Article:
Inside Out Review
Inside Out may be the most cartoony story Pixar has released but it is also the most complex and mature. On the one hand, the majority of it is set within the mind of an eleven year old girl and her imagination, but the movie bears in mind (no pun intended) that the human brain is a complex organ that operates on many levels and circuits. The subconscious, abstract thought, memory and emotion all had to be given a physical form for Inside Out. Like a lot of people, I trust Pixar, yet didn’t think that they had the talent to pull off something as unique, but crazy as the idea intended.
I like to think of my brain running like a computer with perfectly synthesized control in place that’s ready to deal with the many problems of the real world as the machine is quick to place the right emotion in time. Not every emotion is correct, but with the right mindset, the solution eventually comes. Everyone thinks differently and I wouldn’t have been surprised if the film’s focus picked a different approach. Inside Out also presents a human mind that does run like a machine, but actually gives a personality to each emotion to run it.
A girl named Riley is living happily with her family in Minnesota. Her goofy and friendly personality is thanks to the emotion that runs her the most, Joy (played by Amy Poehler). She works with the other emotions, Fear (played by Bill Hader), Anger (played by Lewis Black), Disgust (played by Mindy Kaling), and not so much with Sadness (played by Phyllis Smith) to ensure that Riley remains that happy kid she is. But as with life, every kid has to come to their first big event that begins their journey into a full human. In this case it’s a move.
Riley’s family moves from Minnesota to San Francisco, and the emotions are having a hard time figuring out the best reaction. Joy would like to continue for Riley to stay happy, but Sadness starts to have the effect of changing past memories from happy to sad. A fight between Joy and Sadness causes them to be sent to long term memory, leaving the other emotions to run Riley. The child clearly has trouble adapting to the big city life and starts to shut herself out, even considering running away. Joy and Sadness must get back to headquarters to fix Riley, but Joy may not know what’s best for everyone.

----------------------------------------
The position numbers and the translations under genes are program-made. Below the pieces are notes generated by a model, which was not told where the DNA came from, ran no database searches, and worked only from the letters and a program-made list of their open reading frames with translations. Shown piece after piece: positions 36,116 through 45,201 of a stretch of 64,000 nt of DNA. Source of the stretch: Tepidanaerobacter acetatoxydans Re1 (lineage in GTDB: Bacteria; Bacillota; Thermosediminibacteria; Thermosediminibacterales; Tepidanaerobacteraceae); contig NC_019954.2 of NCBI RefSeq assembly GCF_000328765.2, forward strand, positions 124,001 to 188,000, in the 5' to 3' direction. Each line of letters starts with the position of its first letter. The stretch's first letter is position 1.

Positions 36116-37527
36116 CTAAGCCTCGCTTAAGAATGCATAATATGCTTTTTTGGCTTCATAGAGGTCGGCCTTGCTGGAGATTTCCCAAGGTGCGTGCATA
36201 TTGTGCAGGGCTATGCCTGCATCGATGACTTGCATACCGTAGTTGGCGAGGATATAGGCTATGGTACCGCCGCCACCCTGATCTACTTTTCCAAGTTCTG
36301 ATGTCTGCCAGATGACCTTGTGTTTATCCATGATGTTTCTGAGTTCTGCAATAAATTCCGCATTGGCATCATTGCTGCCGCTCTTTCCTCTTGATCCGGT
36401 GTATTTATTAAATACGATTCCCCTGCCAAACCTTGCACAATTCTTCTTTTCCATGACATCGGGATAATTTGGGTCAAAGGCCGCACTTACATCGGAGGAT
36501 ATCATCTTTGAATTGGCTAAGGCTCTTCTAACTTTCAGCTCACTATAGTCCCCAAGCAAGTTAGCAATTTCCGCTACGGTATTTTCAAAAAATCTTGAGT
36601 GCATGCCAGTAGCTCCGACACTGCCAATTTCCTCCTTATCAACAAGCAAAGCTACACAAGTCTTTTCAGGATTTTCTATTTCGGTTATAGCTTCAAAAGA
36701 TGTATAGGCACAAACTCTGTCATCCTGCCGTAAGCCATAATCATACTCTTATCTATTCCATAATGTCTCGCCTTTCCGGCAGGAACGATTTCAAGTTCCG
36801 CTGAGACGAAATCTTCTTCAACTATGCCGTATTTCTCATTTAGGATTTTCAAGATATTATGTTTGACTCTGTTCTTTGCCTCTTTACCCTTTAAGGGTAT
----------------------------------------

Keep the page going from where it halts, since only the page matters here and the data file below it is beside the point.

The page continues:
Like Toy Story, Monsters Inc, Finding Nemo and Up, Inside Out is a buddy trip story that works because of it’s leads. Amy Poehler and Phyllis Smith make a great time that work off of each other well. It’s not just these two as all folks casted are well known comedians that are well placed in their roles. It kind of reminded me of The Lego Movie, but while that was meant to be a full comedy, Inside Out is one of the biggest emotional journeys ever put on screen.
I would love to see the writing process that this movie went though as both stories (the real world and the world inside Riley) connect and play so well that either could operate on their own, but they still need each other. Riley represents that hard part of childhood when they discover that the world is such a big place that we all go through what she did; fear about what could happen to us, disgust at what we don’t understand, anger when things go wrong, sadness when we are at our lowest, and joy when we finally realize that things can still go well even after all of that.
I’ll give this five happy memories out of five. Pixar has officially returned to form! Inside Out is the kind of movie that everyone will talk about for a long time; the kind of word of mouth that no one could ever buy; the one that kids will love the imagination from; the one that adults will find fascinating and emotional. Inside Out is a perfect movie and needs to be seen. It’s not that you should consider watching this, but you NEED to see this.